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Re: [libvirt] RFC: Supporting IPv6 on libvirt virtual networks



On Thu, Nov 04, 2010 at 11:49:32AM -0400, Laine Stump wrote:
> On 11/03/2010 06:36 AM, Daniel P. Berrange wrote:
> >On Tue, Nov 02, 2010 at 02:22:08PM -0400, Laine Stump wrote:
> >>    is going to need radvd config information. The list of options is
> >>    rather long, and I don't see how we could assume a hardcoded
> >>    default for any of them, so if we're going to have an<radvd>
> >>    subelement, it's going to need a *lot* of attributes/subelements of
> >>    its own:
> >>
> >>      http://linux.die.net/man/5/radvd.conf
> >>
> >>    For this reason, I think we can at least initially *not* include all
> >>    this config, and not attempt to run radvd ourselves.
> >The list of radvd.conf options is long, because it is a tool that has
> >to serve a million&  one different deployment scenarios. The libvirt
> >virtual networking is just 1/2 scenarios and thus we don't need to
> >deal with the entire of radvd configuration.
> 
> Okay, I'll take your word for that, and use your example in the other 
> email as the model config.
> 
> Can I assume it's okay to do this:
> 
> 1) run a separate radvd instance for each interface
> 2) store the pid in /var/run/libvirt/network/${netname}-radvd.pid
> 3) create the conf file to be used by radvd in 
> /var/run/libvirt/network/${netname}-radvd.conf
> 
> ??
> 
> Also, similar to dnsmasq, I will leave it running if libvirtd exits, and 
> check for it the next time libvirtd starts up.

Yes, treat it in the same way we treat dnsmasq, unless we find
something that requires a different approach.

> >  Therefore we should entirely manage radvd as we do for
> >dnsmasq.
> >
> >>    So, I'm thinking we can add an<radvd/>  subelement to IP that, for
> >>    now, will have no attributes and no subelements. If the ip/radvd
> >>    subelement exists, libvirt will send radvd a SIGHUP when the
> >>    network is brought up, and again if it is brought down.
> >I don't think we need a radvd element really. If the forwarding
> >method is 'routed', then we always need radvd to make that
> >functionality work. If it is 'isolated', then we don't want it.
> >To configure radvd, all we need to know is the interface name,
> >and bridge IPv6 address and the bridge prefix. We have all that
> >info already in the XML.
> 
> So I guess the idea is that in isolated mode, the machines could talk 
> amongst themselves using the link-local IPv6 address (fe80:...), right?

No, in isolated mode we still configure the IPv6 network as normal.
They simply won't be able to route to the LAN, because the firewall
rules will block traffic.

As a general rule you can't directly use link-local addresses from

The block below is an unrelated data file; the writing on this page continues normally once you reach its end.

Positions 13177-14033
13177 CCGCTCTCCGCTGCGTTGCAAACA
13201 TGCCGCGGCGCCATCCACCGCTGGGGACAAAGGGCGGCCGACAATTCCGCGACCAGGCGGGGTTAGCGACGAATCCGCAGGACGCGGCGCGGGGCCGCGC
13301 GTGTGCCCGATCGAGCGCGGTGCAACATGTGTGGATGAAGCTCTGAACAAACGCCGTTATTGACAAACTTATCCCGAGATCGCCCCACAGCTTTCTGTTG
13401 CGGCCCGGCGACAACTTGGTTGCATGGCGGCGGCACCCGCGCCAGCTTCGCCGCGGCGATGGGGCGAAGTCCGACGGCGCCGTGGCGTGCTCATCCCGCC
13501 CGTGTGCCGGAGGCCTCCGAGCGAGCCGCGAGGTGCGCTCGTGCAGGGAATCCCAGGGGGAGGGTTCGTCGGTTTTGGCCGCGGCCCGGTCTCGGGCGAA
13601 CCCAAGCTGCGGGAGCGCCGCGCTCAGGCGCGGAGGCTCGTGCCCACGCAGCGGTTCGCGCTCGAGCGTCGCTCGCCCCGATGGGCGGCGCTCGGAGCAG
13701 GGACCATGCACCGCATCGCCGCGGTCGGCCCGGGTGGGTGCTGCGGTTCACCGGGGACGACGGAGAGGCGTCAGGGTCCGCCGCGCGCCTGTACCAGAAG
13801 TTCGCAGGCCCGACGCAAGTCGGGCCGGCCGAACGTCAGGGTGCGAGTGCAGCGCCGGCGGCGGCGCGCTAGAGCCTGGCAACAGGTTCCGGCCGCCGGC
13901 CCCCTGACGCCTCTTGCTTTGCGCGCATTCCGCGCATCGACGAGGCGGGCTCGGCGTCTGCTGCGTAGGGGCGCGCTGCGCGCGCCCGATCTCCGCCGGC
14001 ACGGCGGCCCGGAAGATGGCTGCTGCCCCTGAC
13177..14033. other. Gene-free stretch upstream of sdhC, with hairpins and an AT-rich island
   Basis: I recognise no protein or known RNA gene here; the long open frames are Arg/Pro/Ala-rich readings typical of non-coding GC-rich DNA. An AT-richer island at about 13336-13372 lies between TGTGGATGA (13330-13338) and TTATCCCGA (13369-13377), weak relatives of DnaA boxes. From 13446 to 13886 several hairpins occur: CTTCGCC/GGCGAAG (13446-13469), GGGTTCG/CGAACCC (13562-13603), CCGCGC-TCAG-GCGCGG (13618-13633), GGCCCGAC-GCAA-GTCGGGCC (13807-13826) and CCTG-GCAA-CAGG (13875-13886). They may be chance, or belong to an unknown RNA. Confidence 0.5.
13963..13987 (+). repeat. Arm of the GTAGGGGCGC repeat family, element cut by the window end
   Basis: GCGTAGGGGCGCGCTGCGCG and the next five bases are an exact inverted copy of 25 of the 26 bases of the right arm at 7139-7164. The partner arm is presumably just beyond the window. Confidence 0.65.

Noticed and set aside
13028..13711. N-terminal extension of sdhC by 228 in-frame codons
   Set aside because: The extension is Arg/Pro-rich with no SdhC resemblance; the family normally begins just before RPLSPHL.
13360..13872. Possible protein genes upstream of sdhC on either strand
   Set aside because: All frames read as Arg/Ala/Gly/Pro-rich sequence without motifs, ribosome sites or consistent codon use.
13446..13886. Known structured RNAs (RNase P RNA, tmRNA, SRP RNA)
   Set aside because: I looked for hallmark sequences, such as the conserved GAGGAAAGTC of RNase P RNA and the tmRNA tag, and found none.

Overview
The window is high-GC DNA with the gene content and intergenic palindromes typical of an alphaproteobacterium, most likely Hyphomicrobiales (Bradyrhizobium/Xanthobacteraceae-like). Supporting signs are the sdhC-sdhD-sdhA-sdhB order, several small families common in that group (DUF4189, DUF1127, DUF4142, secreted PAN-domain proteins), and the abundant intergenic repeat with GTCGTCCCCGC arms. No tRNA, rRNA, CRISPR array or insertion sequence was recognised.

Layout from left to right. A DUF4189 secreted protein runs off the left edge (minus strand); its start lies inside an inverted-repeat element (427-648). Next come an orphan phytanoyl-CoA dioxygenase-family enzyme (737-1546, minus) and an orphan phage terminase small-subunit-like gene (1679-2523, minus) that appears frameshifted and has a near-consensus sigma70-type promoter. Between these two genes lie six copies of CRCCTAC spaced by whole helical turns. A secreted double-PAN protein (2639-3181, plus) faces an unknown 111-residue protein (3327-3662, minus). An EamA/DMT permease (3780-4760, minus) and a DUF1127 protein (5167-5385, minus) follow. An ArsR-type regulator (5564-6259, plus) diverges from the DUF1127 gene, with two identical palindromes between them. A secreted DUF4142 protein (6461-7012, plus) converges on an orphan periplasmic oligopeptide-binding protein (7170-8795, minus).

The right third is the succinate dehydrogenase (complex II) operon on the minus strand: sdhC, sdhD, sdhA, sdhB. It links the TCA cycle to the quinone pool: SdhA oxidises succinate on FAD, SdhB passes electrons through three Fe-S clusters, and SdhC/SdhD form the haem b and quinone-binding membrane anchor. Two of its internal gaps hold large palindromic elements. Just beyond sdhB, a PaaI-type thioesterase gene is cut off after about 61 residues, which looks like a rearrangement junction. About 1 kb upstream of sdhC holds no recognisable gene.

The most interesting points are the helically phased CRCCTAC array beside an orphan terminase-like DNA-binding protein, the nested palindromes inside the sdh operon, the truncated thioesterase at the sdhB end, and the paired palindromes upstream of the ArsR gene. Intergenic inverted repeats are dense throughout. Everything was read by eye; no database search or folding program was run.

applications, unless they've been explicitly designed to allow it,
and most haven't. The link local addresses are used in the router
advertisment protocol, to get a real address, at which point normal
apps can talk.

> As far as in routed mode, I have two questions:
> 
> 1) Can we be 100% sure that users will always want want (or at least be 
> able to tolerate) route discovery on a routed IPv6 network? (I don't 
> have enough experience using IPv6 in the real world to know the answer)

As long as the radvd we're running is only sending traffic on the
the bridge interface we've created, it is no problem. We'd only
cause trouble if say we accidentally let it use a real physical
NIC on the LAN.

> 2) What about the people who do want to adjust the radvd config in some 
> manner, should we require them to setup their own bridge from scratch?

They're out of scope of this functionality. The fact that we're using
radvd is just a private implementation detail. We're not providing a
general purpose IPv6 management API here.

> 3) (kind of related to (2)) If no IPv6 addresses are given in the XML, 
> should we continue to disable IPv6 capabilities on the bridge (thus 
> preventing someone from rolling their own radvd/whatever without needing 
> to create their own bridge).

We should continue to set /net/ipv6/conf/%s/disable_ipv6=1 when
no IPv6 address is in XML. If someone really wants to roll their own
config, using libvirt's bridge, then they can toggle the setting
back to 0 at the same time as they manually configure the addresses

The other settings

 /net/ipv6/conf/%s/accept_ra
 /net/ipv6/conf/%s/autoconf

need to be set to 0 at all times. An interface which is used as a
gateway must always have autoconf=0, and accept_ra=0 is required
to prevent the guest hijacking the host network by sending out
its own router advertisments.

Daniel
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